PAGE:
The world has changed

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The world has changed

South Korea in 2008 announced its national agenda for “low-carbon green growth” and established the Basic Law that required the country to work toward that goal. The next year, the government followed up with an action plan, declaring that by 2020 it would have 30 percent less carbon emissions from the current estimate if nothing changed. To attain the goal, the government set guidelines on greenhouse gas and energy consumption in 2012, with plans to enforce emissions restrictions and trading from next year. Companies would get permits for specific volumes of emissions and would then be allowed to sell and buy those licenses among themselves as needed to prevent total emissions from exceeding a certain level. But the global view and approach toward carbon reductions is changing. The industrial sector is raising concerns and complaints about the government’s earlier plan, saying it does not take into account the recent alterations.

First of all, the government’s estimation on emissions has proven to differ greatly with actual emission levels. In 2010, the country emitted 669 million tons of carbon dioxide, exceeding the previous estimate of 644 million tons by about 4 percent. Last year’s emission level of 899 million tons of carbon gas was more than 10 percent greater than the 811 tons estimated for 2020.

Circumstances today are not the same as when the government pledged a 30 percent cutback in emissions. But the government wants to stick to the original plan in order not to lose face. Because of delays in the commercialization of carbon capture and storage technology, essential for mitigating emissions, the original 2020 goal appears far-fetched now. Considering the country’s carbon emissions accounted for about 1.4 percent of the global 4.9 billion tons of emissions in 2010, Korea is in effect volunteering to achieve between 3 percent and 8 percent of the total global reduction target of 3 billion to 7 billion tons by 2020. Local industries will lose competitiveness for the extra cost burden if they are forced to follow the current system.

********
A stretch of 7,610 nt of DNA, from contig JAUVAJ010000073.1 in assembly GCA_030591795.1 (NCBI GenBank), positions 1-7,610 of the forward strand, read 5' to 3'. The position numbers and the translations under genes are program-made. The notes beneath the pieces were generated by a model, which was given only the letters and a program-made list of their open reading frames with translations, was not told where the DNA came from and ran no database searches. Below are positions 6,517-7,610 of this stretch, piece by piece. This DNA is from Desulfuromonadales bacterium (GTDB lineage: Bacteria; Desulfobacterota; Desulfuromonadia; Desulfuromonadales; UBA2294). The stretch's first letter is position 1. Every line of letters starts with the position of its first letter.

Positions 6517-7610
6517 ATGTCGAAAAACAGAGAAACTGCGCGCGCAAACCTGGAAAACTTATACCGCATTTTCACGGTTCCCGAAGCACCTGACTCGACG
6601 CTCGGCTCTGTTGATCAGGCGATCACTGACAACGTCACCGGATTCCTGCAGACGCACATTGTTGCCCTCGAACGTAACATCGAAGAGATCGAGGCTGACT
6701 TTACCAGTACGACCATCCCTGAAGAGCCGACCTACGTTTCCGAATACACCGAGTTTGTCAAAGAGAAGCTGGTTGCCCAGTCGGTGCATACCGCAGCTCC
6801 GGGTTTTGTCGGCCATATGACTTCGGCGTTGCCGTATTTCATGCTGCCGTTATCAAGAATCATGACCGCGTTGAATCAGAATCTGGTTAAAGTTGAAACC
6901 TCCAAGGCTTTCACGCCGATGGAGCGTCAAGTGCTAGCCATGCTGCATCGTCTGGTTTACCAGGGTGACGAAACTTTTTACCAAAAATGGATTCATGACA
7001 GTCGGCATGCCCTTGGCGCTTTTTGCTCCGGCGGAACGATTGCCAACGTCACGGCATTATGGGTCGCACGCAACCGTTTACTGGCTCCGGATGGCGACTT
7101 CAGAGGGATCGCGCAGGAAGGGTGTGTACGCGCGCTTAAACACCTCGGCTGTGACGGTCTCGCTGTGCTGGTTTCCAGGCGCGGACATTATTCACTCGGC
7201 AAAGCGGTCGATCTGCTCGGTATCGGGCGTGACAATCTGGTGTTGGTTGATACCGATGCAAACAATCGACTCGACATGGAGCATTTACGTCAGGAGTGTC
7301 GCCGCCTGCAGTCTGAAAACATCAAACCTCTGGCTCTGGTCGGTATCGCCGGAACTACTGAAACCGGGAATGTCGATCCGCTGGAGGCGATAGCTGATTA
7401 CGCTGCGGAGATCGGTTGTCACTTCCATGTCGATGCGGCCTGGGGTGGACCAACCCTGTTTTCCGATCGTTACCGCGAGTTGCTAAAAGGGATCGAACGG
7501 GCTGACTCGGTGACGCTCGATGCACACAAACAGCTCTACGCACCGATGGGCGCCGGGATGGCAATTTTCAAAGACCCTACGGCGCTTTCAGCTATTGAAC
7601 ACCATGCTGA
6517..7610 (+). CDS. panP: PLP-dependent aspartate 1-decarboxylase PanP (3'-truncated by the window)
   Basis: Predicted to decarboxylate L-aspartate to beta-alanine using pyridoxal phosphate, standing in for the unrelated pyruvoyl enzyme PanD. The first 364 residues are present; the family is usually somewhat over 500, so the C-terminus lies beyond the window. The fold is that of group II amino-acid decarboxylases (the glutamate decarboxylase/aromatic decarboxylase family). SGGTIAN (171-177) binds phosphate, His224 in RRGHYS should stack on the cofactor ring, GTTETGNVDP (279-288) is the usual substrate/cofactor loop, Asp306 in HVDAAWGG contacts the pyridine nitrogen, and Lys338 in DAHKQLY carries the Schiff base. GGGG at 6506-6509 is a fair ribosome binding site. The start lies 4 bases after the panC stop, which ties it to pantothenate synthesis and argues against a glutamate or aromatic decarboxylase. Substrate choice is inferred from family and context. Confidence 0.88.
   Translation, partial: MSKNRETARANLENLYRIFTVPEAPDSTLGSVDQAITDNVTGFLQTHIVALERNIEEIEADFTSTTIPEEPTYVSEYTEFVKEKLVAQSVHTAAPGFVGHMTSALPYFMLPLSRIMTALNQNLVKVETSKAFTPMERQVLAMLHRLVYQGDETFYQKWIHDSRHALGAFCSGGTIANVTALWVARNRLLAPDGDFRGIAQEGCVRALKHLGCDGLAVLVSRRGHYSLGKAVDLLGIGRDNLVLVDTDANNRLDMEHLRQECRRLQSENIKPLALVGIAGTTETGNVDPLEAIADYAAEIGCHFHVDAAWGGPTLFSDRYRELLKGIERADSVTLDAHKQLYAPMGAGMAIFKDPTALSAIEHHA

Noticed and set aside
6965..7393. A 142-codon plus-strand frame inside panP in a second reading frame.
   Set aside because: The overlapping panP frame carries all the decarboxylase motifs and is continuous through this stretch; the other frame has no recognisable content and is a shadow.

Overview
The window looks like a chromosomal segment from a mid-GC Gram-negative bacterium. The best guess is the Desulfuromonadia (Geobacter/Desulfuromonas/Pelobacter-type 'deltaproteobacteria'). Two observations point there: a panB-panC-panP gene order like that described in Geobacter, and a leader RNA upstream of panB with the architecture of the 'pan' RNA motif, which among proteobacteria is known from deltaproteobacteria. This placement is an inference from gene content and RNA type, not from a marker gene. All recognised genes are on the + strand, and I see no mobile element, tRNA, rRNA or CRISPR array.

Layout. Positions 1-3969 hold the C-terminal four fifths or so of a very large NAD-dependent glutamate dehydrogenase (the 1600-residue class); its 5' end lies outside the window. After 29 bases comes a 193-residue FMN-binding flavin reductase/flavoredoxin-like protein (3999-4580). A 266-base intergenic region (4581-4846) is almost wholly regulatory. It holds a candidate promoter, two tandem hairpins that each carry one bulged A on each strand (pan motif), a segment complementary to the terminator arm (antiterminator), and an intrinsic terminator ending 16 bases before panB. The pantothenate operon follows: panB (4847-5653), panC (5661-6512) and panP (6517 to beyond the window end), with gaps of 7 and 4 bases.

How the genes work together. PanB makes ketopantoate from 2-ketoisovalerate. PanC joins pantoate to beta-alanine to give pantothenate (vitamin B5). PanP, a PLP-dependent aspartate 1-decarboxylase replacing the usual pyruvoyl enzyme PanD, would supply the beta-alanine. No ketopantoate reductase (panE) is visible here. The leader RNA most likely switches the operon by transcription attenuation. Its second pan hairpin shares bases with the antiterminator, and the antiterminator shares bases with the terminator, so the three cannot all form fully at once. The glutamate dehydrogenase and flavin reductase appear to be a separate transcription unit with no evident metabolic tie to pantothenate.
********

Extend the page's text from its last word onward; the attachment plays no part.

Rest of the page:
Much also has changed on the international front. The Kyoto Protocol to the United Nations Framework Convention on Climate Change has been reduced to a symbolic treaty, with many developed countries leaving the accord amid strong disagreements between developed and developing countries over the binding force and commitment to reduce emissions. The 19th and last UN Climate Change Convention conference failed to reach a new consensus on targets for emission cuts. The United States, China and India never ratified the Kyoto Protocol, and other leaders - Japan, Russia, Canada, Australia and New Zealand - withdrew from the treaty from 2011 in order to protect their industries. Germany and Britain are the only countries among the world’s 10 largest emitters that remain faithful to their commitments to reduce emissions. Since its catastrophic meltdown in the earthquake-hit nuclear reactor complex, Japan has shifted its energy policy, raising its carbon emission target to 3.1 percent in 2020 from an earlier plan to reduce by 25 percent against the levels in the 1990s.

The carbon trading market, an inventive mechanism developed countries came up with to curb carbon consumption under their Kyoto commitments, is on the brink of collapse. The carbon credit that traded internationally for 34 euros ($46) per ton of carbon dioxide in July 2008 fell to 2.81 euros in January and now hovers at below 5 euros. Australia introduced a carbon pricing scheme, or carbon tax, in 2012, but a motion to scrap the tax that charges the country’s biggest polluters for their emissions at a fixed price is under review by the senate after the new conservative government won the election promising to eliminate the levy that resulted in higher utility bills and day-to-day costs for consumers and manufacturers.

Few would argue that the entirety of human civilization should cooperate and work toward combating climate change for the future. But with the foggy prospects of the carbon market amid the prolonged slump in the global economy and demoralized Kyoto Protocol, it is too risky for us to proceed with the greenhouse gas agenda without considering the impact on the national economy and industrial competitiveness. We too should adjust our plans according to changed circumstances at home and abroad. The government should scale back its emission reduction target for 2020 and push back the timetable on its carbon trading scheme.

Translation by the Korea JoongAng Daily staff.

*The author is the head of the Business Institute for Sustainable Development under the Korea Chamber of Commerce and Industry.

By Park Tae-jin
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